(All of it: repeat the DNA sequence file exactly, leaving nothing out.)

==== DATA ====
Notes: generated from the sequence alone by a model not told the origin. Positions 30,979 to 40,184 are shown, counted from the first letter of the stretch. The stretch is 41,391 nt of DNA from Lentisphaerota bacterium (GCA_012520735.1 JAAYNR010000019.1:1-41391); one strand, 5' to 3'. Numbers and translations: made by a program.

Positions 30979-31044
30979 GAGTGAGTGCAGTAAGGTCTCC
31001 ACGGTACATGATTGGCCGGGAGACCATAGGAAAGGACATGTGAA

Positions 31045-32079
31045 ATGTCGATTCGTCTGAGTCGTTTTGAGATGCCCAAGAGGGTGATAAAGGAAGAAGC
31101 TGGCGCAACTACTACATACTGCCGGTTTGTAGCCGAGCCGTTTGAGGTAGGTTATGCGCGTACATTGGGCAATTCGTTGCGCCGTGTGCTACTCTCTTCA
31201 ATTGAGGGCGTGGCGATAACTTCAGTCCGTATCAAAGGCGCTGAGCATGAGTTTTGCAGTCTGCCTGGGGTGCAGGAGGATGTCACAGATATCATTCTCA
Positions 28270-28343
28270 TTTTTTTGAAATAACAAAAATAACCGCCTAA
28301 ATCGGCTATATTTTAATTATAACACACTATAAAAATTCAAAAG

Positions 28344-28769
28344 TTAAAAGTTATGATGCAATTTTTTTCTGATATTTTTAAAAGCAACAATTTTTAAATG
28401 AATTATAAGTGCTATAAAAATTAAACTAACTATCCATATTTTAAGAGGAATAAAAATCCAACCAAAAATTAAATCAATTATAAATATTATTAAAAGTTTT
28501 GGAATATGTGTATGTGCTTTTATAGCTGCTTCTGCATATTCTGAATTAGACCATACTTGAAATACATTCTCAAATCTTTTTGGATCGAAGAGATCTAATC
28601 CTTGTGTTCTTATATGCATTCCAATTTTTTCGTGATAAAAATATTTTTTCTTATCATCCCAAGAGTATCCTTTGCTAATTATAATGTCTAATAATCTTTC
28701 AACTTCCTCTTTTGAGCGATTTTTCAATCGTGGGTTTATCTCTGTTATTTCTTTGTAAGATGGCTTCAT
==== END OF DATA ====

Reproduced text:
Notes: generated from the sequence alone by a model not told the origin. Positions 30,979 to 40,184 are shown, counted from the first letter of the stretch. The stretch is 41,391 nt of DNA from Lentisphaerota bacterium (GCA_012520735.1 JAAYNR010000019.1:1-41391); one strand, 5' to 3'. Numbers and translations: made by a program.

Positions 30979-31044
30979 GAGTGAGTGCAGTAAGGTCTCC
31001 ACGGTACATGATTGGCCGGGAGACCATAGGAAAGGACATGTGAA

Positions 31045-32079
31045 ATGTCGATTCGTCTGAGTCGTTTTGAGATGCCCAAGAGGGTGATAAAGGAAGAAGC
31101 TGGCGCAACTACTACATACTGCCGGTTTGTAGCCGAGCCGTTTGAGGTAGGTTATGCGCGTACATTGGGCAATTCGTTGCGCCGTGTGCTACTCTCTTCA
31201 ATTGAGGGCGTGGCGATAACTTCAGTCCGTATCAAAGGCGCTGAGCATGAGTTTTGCAGTCTGCCTGGGGTGCAGGAGGATGTCACAGATATCATTCTCA
Positions 28270-28343
28270 TTTTTTTGAAATAACAAAAATAACCGCCTAA
28301 ATCGGCTATATTTTAATTATAACACACTATAAAAATTCAAAAG

Positions 28344-28769
28344 TTAAAAGTTATGATGCAATTTTTTTCTGATATTTTTAAAAGCAACAATTTTTAAATG
28401 AATTATAAGTGCTATAAAAATTAAACTAACTATCCATATTTTAAGAGGAATAAAAATCCAACCAAAAATTAAATCAATTATAAATATTATTAAAAGTTTT
28501 GGAATATGTGTATGTGCTTTTATAGCTGCTTCTGCATATTCTGAATTAGACCATACTTGAAATACATTCTCAAATCTTTTTGGATCGAAGAGATCTAATC
28601 CTTGTGTTCTTATATGCATTCCAATTTTTTCGTGATAAAAATATTTTTTCTTATCATCCCAAGAGTATCCTTTGCTAATTATAATGTCTAATAATCTTTC
28701 AACTTCCTCTTTTGAGCGATTTTTCAATCGTGGGTTTATCTCTGTTATTTCTTTGTAAGATGGCTTCAT